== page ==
Tuesday, June 2, 2009

12-16-2007: 3rd Advent (A)

Isaiah 35:1-6,10/Psalm 146/James 5:7-10/Matthew 11:2-11
Are you the one who is to come, or should we look for another? So ask John the Baptist’s disciples of Jesus in today’s gospel. A question which you well might hear repeated these days in places like Iowa and New Hampshire as those wanna-be presidents present themselves as nothing less than mini-messiahs.

Religion has become one of those amorphous but important issues in the presidential campaign as demonstrated last week by Mitt Romney as he offered an apologetic for Mormonism and the American presidency. Arguing at first that it was not his place, as a presidential candidate, to explain or defend the tenets of Mormonism, Romney then felt the need to declare that he believes “Jesus is the Son of God and Savior of the human race.” The skeptical among us may judge that need to have surfaced more by Mike Huckabee’s rise in the polls (he’s a Baptist preacher after all) than by Mitt’s genuine belief. It was, no doubt, a premeditated political risk: Romney must play to Christian evangelicals and so declare the standard kerygma. But, here’s the catch: if Mormonism actually held that view, Romney would not have had to declare it. When John the Baptist’s disciples asked Jesus who he was, Jesus did not feel the need to declare: I am the Messiah, the Son of God, the Savior of the human race. His response, more clever by far, implied that they should judge for themselves by what they see Jesus doing rather than what they hear him saying: the sick are made well and the poor attended to… (not a bad domestic policy – then or now).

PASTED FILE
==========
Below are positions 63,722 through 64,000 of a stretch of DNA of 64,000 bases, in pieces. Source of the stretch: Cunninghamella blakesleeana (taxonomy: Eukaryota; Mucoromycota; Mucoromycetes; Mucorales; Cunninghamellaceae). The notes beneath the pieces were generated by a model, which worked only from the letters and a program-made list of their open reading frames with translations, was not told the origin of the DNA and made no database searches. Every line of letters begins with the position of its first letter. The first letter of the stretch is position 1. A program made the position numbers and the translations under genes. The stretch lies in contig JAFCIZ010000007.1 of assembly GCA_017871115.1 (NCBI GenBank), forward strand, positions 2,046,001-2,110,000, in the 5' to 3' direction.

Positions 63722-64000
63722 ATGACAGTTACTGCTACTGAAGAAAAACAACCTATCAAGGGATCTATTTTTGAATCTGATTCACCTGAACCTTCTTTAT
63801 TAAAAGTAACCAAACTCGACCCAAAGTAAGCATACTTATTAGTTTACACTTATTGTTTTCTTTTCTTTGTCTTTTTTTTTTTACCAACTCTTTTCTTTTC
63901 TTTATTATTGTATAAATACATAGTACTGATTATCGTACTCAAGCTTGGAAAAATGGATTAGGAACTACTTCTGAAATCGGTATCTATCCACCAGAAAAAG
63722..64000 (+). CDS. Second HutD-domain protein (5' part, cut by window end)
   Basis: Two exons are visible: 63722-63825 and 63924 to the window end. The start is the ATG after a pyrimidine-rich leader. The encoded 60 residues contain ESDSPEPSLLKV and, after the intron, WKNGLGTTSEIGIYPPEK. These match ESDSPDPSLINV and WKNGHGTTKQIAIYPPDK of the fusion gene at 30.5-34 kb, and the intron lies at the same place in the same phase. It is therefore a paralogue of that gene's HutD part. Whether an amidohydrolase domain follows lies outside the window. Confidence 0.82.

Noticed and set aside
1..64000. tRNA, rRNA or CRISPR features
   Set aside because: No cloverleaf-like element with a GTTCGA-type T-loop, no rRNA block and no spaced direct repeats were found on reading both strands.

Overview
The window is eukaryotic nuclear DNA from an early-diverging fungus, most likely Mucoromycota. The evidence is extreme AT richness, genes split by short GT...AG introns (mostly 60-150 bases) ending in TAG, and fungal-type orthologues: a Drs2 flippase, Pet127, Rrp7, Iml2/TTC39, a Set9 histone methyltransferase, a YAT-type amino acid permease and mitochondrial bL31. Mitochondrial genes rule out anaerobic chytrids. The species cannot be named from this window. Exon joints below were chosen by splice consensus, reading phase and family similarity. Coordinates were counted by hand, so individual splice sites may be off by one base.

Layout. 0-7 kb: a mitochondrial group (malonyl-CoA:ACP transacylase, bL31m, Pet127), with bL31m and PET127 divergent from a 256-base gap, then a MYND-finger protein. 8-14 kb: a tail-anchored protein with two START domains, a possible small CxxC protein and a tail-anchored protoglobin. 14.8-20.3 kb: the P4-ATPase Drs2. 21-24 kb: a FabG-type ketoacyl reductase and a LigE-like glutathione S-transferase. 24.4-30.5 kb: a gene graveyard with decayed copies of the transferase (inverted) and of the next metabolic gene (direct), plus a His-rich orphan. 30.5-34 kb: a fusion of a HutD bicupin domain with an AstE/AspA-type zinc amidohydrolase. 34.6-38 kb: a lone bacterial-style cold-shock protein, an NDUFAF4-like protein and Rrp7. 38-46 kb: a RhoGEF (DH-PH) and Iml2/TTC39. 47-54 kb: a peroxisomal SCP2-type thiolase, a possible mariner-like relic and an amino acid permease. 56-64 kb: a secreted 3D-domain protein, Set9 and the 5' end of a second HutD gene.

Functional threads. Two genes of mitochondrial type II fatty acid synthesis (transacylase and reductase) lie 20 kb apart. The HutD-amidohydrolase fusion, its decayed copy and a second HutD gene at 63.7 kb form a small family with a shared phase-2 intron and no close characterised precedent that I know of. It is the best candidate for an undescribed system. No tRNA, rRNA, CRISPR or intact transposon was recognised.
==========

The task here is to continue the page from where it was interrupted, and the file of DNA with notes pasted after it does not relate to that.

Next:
Apart from the expectations of ardent evangelicals, is it really important what theological doctrines a presidential candidate holds? What the candidate proposes to do is more in line with the pragmatism that has comprised the greatness of America – whether that candidate is Christian or not, whether he believes or doesn’t. The separation of church and state, despite the views of either a Mitt Romney or the Conference of American Catholic Bishops, has been demonstrably a great blessing for both church and state in the American experience.
That being said, Romney’s shameless pandering to bible-belt evangelicalism may be a sign of his solid presidential credentials after all. Because, whatever Governor Romney may really believe, his speech suggests that he’s willing to sell anything, including his faith, for a vote or two – and, in presidential politics, you can’t get more American than that.

No comments:

Post a Comment